New Spring Festival Sets for 2020 Announced: APAC Release: December 26 – Rest of the World: January 10!

After last year’salmost unanticipated success of the 80102 Dragon Dance, and the 80101 Chinese New Year’s Eve Dinner, the LEGO Group have just announced the two sets to be released for next year’s celebrations, as we welcome in the Year of the Rat: 80104 Lion dance and the 80105 Chinese New Year Traditional Temple Fair.

These sets build on the foundation set by last year’s sets, and carry the story telling to the next level. For MOC builders, the sets offer an array of new decorated elements, as well as some neat parts usage demonstrated throughout both sets…

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Countdown to the Year of the Pig: Dragon Dance 80102 [Review]

As we approach the eve of the Year of the Pig, I would like to look at another of the sets released for the Chinese ‘Spring Festival’

The 80102 Dragon Dance has been enthusiastically awaited after the initial images arrived last November, and the set has been hotly sought after, in part due to its relative scarcity outside of Asia. In Melbourne, both this set and 80101 Chinese New Year Family Dinner have literally flown off the shelves, with long queues, household limits and disappointed customers being frequent occurrences at the LEGOLAND Discovery Centre store.

I can see the appeal of this set on many levels: as a seasonal set, it is one of the first sets released, outside of the ‘Year of the…..’ series, for this significant day in the Asian Cultural Calendar, touching on subject matter rarely covered previously, featuring bright colours, and a movement function, coupled with limited global distribution to the Asia Pacific Region – this set has very little to be negative about.

This set has 622 parts, and costs $AUD79.99 new. The retail channels for this set have been limited in Australia. Certainly, demand for this set has been high in the rest of the world, and it will be interesting to see what approach might be taken with this type of set in the future.

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‘Region Exclusive’ Chinese New Year sets will be available in Australia/New Zealand [News 80101, 80102] –

In which I investigate exactly what the implications of being part of the ‘Asia Pacific’ region means for Australian and New Zealand LEGO Fans, in the face of  ‘Region Exclusive Sets,’ and find myself pleasantly surprised…

Earlier in the month, we were excited to hear that there will be a couple of new sets released specifically in the Chinese and Asian Markets to commemorate the Chinese New Year. Two sets have been officially announced to date 80101 Chinese New Year’s Eve Dinner and 80102 Dragon Dance.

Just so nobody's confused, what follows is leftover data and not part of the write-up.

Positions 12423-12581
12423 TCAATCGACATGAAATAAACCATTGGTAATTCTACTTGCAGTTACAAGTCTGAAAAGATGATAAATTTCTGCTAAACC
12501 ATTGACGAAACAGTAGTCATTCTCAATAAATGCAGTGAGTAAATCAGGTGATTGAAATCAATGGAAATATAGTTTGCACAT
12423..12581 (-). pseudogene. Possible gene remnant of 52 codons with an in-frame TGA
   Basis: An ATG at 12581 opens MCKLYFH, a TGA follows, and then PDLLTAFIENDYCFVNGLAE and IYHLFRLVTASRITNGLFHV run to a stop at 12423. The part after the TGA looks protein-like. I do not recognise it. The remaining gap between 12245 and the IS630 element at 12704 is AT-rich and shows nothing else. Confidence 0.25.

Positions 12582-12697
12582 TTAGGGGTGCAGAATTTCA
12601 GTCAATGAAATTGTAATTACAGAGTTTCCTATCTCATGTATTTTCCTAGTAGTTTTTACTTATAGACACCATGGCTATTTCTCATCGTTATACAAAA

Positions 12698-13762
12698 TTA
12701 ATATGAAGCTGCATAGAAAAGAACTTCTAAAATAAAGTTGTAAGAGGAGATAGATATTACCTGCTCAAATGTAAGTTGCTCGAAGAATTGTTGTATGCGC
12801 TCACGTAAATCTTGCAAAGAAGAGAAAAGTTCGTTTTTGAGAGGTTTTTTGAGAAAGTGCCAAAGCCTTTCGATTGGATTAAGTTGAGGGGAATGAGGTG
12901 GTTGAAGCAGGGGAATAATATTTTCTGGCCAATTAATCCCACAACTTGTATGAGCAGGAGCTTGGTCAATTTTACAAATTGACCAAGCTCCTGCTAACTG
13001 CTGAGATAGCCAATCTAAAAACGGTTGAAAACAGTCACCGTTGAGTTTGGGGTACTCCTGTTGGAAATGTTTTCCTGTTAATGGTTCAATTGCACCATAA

The new sets celebrate iconic new year traditions. Chinese New Year’s Eve Dinner shows a Chinese family reuniting to celebrate the lunar new year in a traditional home. Often performed during Chinese New Year, Dragon Dance is a symbol of the Chinese culture and is believed to bring good luck to people. The Dragon Dance set features a team of dragon dancers, with a minifigure dressed as a cute pig celebrating the coming Chinese New Year of the Pig.
Christiansen said: “These sets are special. They are the first sets we’ve created to celebrate Lunar New Year and the first time we’ve made sets for a specific country or region. We hope they bring a lot of joy to children and the young at heart during new year.”

While images have been around for a few days, language associated with the set had evolved from ‘the Chinese Market’ to ‘China and Asia’ and subsequently ‘Asia-Pacific.’ Does this mean that these sets will be part available in all countries in the Asia-Pacific region?  I sought clarification about the potential availability of these sets in Australia. (images used here are sourced from VJ Gamer Thanks to Brickfinder for the nudge)

I reached out to LEGO® Australia, and they have confirmed that these two sets will be available in Australia and New Zealand from January 1st, 2019.  There will be a limited distribution, with details to be confirmed closer to the time of release. The prices are also as yet to be announced. These details are at the end of this article.

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